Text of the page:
‘Lightness & Gravity’ showcases the Gallery’s contemporary art collection in a series of thematic constellations, and features several major recent acquisitions.
The title of the display points to a longstanding philosophical discussion on the fundamental character of existence — and, by extension, the nature of art-making — as weighty, meaningful and constrained by history, or as playful and arbitrary, and thereby free.
The idea for ‘Lightness and Gravity’ emerged from a process of tracing shared themes across seemingly disparate areas of the collection while also reflecting on literary approaches to the question of weight or lightness. In his Six Memos for the Next Millennium (1988), Italian writer Italo Calvino identifies lightness with mobility, subtlety, precariousness and freedom, and heaviness with inertia, opacity, sluggishness and density. Czech author Milan Kundera asks if heaviness is necessarily deplorable and lightness splendid when he discusses these terms in The Unbearable Lightness of Being (1984). He suggests that a heavy burden may also be ‘an image of life’s most intense fulfilment’; with the lack of a burden comes the ability ‘to soar into the heights’, but this may be a meaningless freedom.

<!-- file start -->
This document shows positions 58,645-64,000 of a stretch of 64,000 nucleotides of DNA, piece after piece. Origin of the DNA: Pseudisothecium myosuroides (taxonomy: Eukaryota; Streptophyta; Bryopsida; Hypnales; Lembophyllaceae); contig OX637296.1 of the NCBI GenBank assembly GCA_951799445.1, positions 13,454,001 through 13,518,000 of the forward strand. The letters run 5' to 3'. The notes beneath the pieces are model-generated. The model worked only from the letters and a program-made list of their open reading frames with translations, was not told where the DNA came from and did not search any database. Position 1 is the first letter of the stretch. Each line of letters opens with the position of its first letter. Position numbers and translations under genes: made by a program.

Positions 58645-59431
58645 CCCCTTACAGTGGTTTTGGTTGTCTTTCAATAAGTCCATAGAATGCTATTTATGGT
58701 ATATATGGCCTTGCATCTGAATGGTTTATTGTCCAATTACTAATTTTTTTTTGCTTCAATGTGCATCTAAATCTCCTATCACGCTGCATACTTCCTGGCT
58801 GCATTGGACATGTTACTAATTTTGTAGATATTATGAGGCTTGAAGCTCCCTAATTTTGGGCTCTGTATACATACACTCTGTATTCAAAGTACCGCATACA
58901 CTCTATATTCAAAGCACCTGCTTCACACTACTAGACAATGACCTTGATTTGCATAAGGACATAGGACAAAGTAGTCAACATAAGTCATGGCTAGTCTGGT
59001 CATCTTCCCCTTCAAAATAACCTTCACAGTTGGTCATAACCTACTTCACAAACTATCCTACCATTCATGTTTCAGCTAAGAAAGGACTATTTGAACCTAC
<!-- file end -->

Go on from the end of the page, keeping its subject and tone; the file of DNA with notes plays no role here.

The works in ‘Lightness & Gravity’ variously engage with these opposing impulses. Some mediate between them and gesture to elemental forces beyond the human question of life’s weight and meaning.
We were particularly pleased to be able to include two works by Argentinian artist, Marina de Caro, which travelled to the Gallery directly from their display in the 11th Biennale of Lyon. These will now be proposed for acquisition. In this image we can see conservators preparing de Caro’s sculpture Seed men or the Myth of the possible 2011 for display.